Timelapse Photography with Raspberry Pi Zero

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This tutorial will guide you through taking photos using a Pi Zero and camera, to make a simple timelapse-capturing device. Use it to make a timelapse of a plant growing with the delay set to a day, or the progress on your building work with hourly photos, or a soldering project with a photo every 5 seconds.

Enable the camera

This tutorial assumes you have already set up your OctoCam as per the instructions. If you’re using a camera and a Pi, make sure the camera is connected.

In the Terminal, type sudo raspi-config and press Enter. This will bring up a menu on the screen. You’ll need to press 5, then choose option 1 to enable the camera, and then choose yes. Once you finish with the menu you should get prompted to reboot. This needs doing!

Get the libraries for the camera

Once your Pi has rebooted, open a Terminal again and type:

This will install the libraries for the camera that we’re going to use. You don’t need to reboot after this step.

Write some code to take a picture

You can use the code timestamp to time stamp the image name, but it puts colons in it, which makes the filenames tricky, and it’s why we need to create our own timestamp.

If you run this code now, while you’re hooked up to a monitor, you should see a preview of your camera and it will freeze every time it takes a photo. To get out of the preview, you need to press ctrl and d.

It’s a good idea to have a look and check the image is the quality you want, even if you end up with something like this.

Kitten & Raspberry Pi 3

Last step. Running the code.

You can run your code now, and place the camera somewhere, or you can use Cron to make your code run when the Pi starts, which is what I did for this sunrise video.

Open a terminal, and type crontab -e. If it’s the first time that you’ve edited your crontab, then it will ask you to choose which editor you’d like to use. I prefer to use nano, and this is the default, so you can just press enter to select it.

At the top of the crontab, you’ll see a lot of blurb about how to use it, on lines that are commented out (they begin with #). Scroll all the way down past these lines to the bottom (using the down arrow key) and type, on the last line, the following:

@reboot python /home/pi/TimeLapse/TimeLapse.py

We’re using the full path to the script, all the way from the root. Last, we add & to the end to run the script in the background, so that the Pi will boot as normal.

Once you’ve added that line, press control-xy and enter to exit nano.

It should say crontab: installing new crontab assuming you saved the crontab successfully.

Type sudo reboot to reboot your Pi, and the rainbow example should run after a few seconds.

To remove the @reboot command, just type crontab -e again, delete the offending line, and then exit and save as before.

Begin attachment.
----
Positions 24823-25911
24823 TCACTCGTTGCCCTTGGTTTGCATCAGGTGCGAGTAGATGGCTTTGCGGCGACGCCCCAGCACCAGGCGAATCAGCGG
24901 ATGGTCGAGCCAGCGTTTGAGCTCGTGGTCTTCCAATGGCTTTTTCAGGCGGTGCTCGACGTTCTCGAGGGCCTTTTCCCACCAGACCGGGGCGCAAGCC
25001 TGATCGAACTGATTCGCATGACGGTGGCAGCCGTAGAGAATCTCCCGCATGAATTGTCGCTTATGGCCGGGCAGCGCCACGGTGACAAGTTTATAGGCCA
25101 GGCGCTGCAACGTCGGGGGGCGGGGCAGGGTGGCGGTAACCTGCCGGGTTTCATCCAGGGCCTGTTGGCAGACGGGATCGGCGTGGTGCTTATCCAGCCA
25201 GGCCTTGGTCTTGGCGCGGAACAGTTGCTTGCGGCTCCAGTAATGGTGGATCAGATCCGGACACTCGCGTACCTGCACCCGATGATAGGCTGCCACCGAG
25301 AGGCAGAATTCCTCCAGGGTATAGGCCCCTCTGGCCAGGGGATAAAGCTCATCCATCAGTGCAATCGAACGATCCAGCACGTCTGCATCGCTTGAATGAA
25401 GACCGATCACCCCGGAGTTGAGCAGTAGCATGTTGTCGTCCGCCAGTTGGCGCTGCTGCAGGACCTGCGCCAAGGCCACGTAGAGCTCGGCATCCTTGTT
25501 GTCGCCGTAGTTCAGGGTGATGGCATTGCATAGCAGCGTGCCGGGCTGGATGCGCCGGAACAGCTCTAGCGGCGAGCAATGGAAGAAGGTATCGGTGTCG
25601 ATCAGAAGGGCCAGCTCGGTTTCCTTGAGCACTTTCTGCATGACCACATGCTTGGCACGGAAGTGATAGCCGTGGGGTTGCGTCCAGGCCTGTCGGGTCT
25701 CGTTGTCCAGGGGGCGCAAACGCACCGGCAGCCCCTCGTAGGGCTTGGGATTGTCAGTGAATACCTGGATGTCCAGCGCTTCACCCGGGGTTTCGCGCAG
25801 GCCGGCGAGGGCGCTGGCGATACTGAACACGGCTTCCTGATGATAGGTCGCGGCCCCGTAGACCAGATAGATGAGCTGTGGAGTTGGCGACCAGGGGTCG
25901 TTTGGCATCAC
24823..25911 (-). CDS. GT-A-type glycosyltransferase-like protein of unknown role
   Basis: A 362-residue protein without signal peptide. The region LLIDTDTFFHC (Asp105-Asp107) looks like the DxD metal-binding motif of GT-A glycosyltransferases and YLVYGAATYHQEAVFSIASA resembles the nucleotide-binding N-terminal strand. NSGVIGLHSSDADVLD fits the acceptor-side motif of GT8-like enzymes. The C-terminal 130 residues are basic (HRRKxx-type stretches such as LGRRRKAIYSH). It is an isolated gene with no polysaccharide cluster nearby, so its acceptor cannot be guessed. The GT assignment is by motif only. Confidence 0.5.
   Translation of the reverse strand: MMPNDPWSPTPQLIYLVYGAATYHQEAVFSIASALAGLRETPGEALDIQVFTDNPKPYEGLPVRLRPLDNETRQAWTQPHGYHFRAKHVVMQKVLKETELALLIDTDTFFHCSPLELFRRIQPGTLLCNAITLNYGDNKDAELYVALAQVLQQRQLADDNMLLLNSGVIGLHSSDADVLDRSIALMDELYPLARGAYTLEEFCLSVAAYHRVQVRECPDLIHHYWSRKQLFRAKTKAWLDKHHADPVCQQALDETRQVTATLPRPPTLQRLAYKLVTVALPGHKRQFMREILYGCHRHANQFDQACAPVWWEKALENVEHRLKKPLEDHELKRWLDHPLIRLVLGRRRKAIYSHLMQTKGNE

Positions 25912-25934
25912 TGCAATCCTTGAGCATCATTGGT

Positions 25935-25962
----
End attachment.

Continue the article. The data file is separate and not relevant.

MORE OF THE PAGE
Stitching the photos together

There are loads of ways of stitching the photos together, and there’s a guide on the Raspberry Pi website detailing a few methods. We used a variant on the avconv option, called ffmpeg. If you are using Stretch it works straight off, if you’re using Jessie you’ll have to do a sneaky direct install.

Stretch version

Jessie version

Bear in mind that this takes FOREVER – about 5 minutes on my Pi 3 for 429 photos. Go and make yourself a coffee, or two!

Here’s the result:

The super-duper version!

When a Pi is on and taking pictures, if you don’t have a screen connected, it’s difficult to tell if anything is happening. Adding an LED that blinks when it’s about to take a picture is one way of showing this. We took the biggest LED we could find and hooked it up to the GPIO pins.

If you want to do this, you’ll need to connect a 330 Ohm resistor to the short leg of the LED to stop it sucking up too much current. Join the negative (resistor) end to a ground pin, and the positive end to BCM pin 18 on your Pi.

You can do this with a breadboard, or by soldering some jumper jerky onto the components. See the photo for our version.


You’ll need to add in a few lines of code to define the LED, switch it on before taking a photo, and off after.

A note on storage space and power consumption

A Pi Zero and camera could draw up to 240mAh. There’s not much difference between the Zero and the Zero W in this case. This means if you have a battery pack that says 1200mAh, it will last this combination 1200/240 = about 5 hours.

If you set the resolution to 1920×1080, where each picture is 1.1MB, then a 16GB SD card with NOOBS installed (approx 11GB left) will store approximately 10,000 photos. At one every second, that’s about 2hrs 45mins or, at one every 10 seconds, that’s about 27 hours! Note: all calculations are approximate!

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